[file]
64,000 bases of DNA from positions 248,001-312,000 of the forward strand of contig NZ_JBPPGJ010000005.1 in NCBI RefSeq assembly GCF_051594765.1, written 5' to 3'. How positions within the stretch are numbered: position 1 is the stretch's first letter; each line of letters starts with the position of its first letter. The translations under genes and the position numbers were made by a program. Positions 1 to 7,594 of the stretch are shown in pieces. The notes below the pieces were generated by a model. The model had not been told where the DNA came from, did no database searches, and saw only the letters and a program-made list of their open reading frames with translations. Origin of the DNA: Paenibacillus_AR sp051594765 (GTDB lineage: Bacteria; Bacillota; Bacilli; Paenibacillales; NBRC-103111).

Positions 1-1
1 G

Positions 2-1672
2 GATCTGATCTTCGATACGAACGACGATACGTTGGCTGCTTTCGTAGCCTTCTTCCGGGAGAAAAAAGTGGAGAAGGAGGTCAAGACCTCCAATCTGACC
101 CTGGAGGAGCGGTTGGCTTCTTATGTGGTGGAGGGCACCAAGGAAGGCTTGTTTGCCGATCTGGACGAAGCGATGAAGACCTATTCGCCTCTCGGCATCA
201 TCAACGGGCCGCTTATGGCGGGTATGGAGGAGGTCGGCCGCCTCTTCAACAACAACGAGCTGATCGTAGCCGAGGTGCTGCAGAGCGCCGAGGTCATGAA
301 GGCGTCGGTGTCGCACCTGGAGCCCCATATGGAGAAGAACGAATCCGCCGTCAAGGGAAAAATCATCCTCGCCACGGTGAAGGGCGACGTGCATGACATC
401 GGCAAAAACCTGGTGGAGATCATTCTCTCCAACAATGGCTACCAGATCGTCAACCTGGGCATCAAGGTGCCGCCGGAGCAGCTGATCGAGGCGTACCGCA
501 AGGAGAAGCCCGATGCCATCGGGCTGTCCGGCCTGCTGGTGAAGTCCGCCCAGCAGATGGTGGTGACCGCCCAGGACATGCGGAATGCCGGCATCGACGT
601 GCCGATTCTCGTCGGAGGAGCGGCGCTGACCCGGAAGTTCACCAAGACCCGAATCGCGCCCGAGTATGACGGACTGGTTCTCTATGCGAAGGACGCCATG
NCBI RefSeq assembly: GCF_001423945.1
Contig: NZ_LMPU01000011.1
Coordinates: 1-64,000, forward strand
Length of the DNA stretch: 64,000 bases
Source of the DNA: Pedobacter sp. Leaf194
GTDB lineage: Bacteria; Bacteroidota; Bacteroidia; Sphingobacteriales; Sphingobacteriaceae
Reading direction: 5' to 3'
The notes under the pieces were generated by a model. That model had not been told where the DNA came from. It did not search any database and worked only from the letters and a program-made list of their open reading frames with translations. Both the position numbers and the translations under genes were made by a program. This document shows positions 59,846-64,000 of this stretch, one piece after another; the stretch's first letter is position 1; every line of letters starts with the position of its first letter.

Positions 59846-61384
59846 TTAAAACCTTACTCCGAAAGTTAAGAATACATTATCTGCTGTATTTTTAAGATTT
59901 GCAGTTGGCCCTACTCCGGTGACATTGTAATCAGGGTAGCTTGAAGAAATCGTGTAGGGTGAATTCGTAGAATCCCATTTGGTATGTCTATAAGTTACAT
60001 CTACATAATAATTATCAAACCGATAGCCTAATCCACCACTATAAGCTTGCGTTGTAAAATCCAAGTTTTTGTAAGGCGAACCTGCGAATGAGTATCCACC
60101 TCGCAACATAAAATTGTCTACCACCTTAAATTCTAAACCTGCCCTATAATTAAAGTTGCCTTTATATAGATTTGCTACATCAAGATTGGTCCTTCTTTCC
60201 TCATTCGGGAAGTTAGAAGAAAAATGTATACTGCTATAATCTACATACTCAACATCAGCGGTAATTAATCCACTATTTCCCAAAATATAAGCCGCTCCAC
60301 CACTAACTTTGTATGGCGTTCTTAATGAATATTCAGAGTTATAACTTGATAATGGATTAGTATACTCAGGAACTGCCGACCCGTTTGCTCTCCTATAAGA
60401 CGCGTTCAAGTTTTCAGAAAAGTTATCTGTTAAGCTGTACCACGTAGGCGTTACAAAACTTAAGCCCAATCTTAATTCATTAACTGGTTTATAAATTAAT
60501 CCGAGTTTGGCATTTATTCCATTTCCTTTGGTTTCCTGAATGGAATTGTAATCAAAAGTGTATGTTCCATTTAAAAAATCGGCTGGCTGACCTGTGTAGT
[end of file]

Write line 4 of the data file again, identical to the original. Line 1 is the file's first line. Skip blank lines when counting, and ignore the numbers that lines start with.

Positions 2-1672